The Conservative Party is not about free markets

We kick off Conservative week with a post exploring what it divergences free market doctrines tell us about the party.

“If a Tory does not believe that private property is one of the main bulwarks of individual freedom, then he had better become a socialist and have done with it.” Margaret Thatcher

The Conservative Party is about free markets right? Actually I’d argue not.

I’m not trying to make a purist case you’ll sometimes hear from the right that the Tories are not truly free marketeers because they don’t pursue the agenda with sufficient gusto. Rather I’d suggest that under certain circumstances you can predict that it is the  Conservatives rather than people on the left who will take on the statist position.

Here are some examples:

The easiest allegation to construct here would be one of inconsistency but I for one don’t really care about that. “A foolish consistency is the hobgoblin of little minds” and it is unlikely that something as complicated as our society could be explained by a single idea. Rather, my complaint is what these apparent inconsistencies reveal about the underlying ideology of the Tories.

They all benefit what Margaret Thatcher called “Our People.” Planning pits the young, poor and urban against their elder, wealthier and more rural and suburban compatriots. Road pricing benefits those who use public transport rather than (presumably more Tory) drivers. And immigration is perceived to be about the competing interests of Britons and foreigners.

Thus while the Tories are prepared to be free marketeers when it means say cutting housing benefit because – in their minds at least – that’s something paid for by their “people.” By contrast, they’ll come out in favour of state spending or regulation for if they think their “people” will benefit. This may well explain why the party is so reluctant to cut benefits for pensioners: they are not perceived as scroungers like others who claim benefits.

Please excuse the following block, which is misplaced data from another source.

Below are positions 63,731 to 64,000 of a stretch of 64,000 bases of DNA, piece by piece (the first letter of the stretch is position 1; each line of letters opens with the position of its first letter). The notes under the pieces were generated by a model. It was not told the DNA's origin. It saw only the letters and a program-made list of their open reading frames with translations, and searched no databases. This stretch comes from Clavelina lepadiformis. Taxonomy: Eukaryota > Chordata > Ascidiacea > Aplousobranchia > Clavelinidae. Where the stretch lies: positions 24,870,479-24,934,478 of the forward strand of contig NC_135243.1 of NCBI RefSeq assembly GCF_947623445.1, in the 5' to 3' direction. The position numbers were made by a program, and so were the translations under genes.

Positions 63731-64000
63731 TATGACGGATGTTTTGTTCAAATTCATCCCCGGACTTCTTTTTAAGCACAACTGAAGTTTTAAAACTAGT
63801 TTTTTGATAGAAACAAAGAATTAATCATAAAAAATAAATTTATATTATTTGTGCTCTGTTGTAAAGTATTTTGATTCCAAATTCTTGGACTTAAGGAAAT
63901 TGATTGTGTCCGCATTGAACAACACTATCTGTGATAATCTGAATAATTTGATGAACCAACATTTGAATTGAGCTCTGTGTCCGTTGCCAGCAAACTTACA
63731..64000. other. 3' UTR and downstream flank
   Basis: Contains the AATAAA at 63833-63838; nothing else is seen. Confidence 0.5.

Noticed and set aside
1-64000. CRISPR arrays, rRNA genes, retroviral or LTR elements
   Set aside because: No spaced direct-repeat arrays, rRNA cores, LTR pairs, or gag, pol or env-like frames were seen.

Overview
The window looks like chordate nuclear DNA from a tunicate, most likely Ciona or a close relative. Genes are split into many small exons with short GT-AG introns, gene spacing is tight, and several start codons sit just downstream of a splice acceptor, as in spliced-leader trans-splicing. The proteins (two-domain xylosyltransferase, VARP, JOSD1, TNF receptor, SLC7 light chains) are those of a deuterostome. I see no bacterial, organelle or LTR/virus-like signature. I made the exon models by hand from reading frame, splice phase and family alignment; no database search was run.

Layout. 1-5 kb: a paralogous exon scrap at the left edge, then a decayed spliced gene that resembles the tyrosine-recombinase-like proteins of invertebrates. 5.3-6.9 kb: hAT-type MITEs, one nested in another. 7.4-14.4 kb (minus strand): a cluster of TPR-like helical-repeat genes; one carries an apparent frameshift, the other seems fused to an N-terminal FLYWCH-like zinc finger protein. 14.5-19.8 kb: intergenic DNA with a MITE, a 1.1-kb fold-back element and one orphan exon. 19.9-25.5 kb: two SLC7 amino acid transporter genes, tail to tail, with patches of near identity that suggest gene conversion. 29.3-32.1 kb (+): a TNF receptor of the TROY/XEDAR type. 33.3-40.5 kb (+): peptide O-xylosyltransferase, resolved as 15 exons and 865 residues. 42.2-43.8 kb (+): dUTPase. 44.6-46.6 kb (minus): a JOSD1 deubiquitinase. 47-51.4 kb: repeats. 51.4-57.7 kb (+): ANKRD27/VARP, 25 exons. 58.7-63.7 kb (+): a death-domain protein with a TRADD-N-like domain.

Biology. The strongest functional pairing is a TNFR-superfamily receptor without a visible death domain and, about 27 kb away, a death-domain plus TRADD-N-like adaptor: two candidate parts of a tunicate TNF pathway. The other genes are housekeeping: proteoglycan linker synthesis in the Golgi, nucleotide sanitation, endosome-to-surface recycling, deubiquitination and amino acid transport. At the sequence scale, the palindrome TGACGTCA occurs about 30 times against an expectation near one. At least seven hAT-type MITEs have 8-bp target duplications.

I don’t know to what extent this bias is shaped by psychology, how far by electoral self interest and how far by the kind of areas Tories represent. However, where it leads is not pretty. It is not possible for governments to split people into hardworking, decent, older, British ‘sheep’ and feckless, metropolitan, disrespectful, foreign ‘goats.’ So the effort to look after “our people” winds up hurting people acting in a ‘respectable’ way.For example, they try to cut the benefits for ‘scroungers’ but those cuts also bite those recieving in work benefits or who are simply unable to find work.

I would therefore suggest the Conservative party should be categorised not as an ideological outfit but a sectarian one, albeit one fighting on behalf of an imagined tribe.

Reforming the Greenbelt

Paul Cheshire, emeritus professor of economic geography, writes convincingly about the need for the Greenbelt to evolve to make more housing available:

As proposed by the original visionaries of town planning – most notably Ebenezer Howard – greenbelts would be an extensive ring of parkland surrounding towns in which citizens could walk their dogs, stroll with their children and exchange civilised gossip in the shade of handsome trees. What they have turned into is a combination of sacred cow and juggernaut: unstoppable in the damage they do to the housing market and beyond criticism in the popular media. They cover half again as much land as all towns and cities put together – about 15% of the surface of England – and have become a peculiarly English form of exclusionary zoning to keep unwashed urbanites corralled in their cities.

Of course parts of the greenbelts are real environmental and amenity treasures, such as the beautiful bits of rolling Hertfordshire, the Chilterns or the North Downs. Most…Greenbelt land, however, is intensively farmed with limited rights of access and has no amenity value at all. Recent studies have shown that its value is captured only by those who own houses within it, and that intensively farmed land has a negative environmental value. Apart from its value for producing food (and much greater value for dodging inheritance tax) the UK National Ecosystem Assessment in 2011 found that intensively farmed land generates more environmental costs than benefits. Yet whenever there is some public debate about reforming the planning system or building a few desperately needed houses on Greenbelt land, the bits we see on TV belong in some romanticised English Tourist Board poster. They are not representative of the reality of most greenbelt land.

So rather than building on school playing fields (can’t be done in my borough – they’ve all been built on already) or brownfield land such as on the Hoo Peninsula, where the largest concentration of Nightingales in the British Isles survive, there should be selective building on the least attractiveand lowest amenity parts of greenbelts.

Hat Tip: Duncan Stott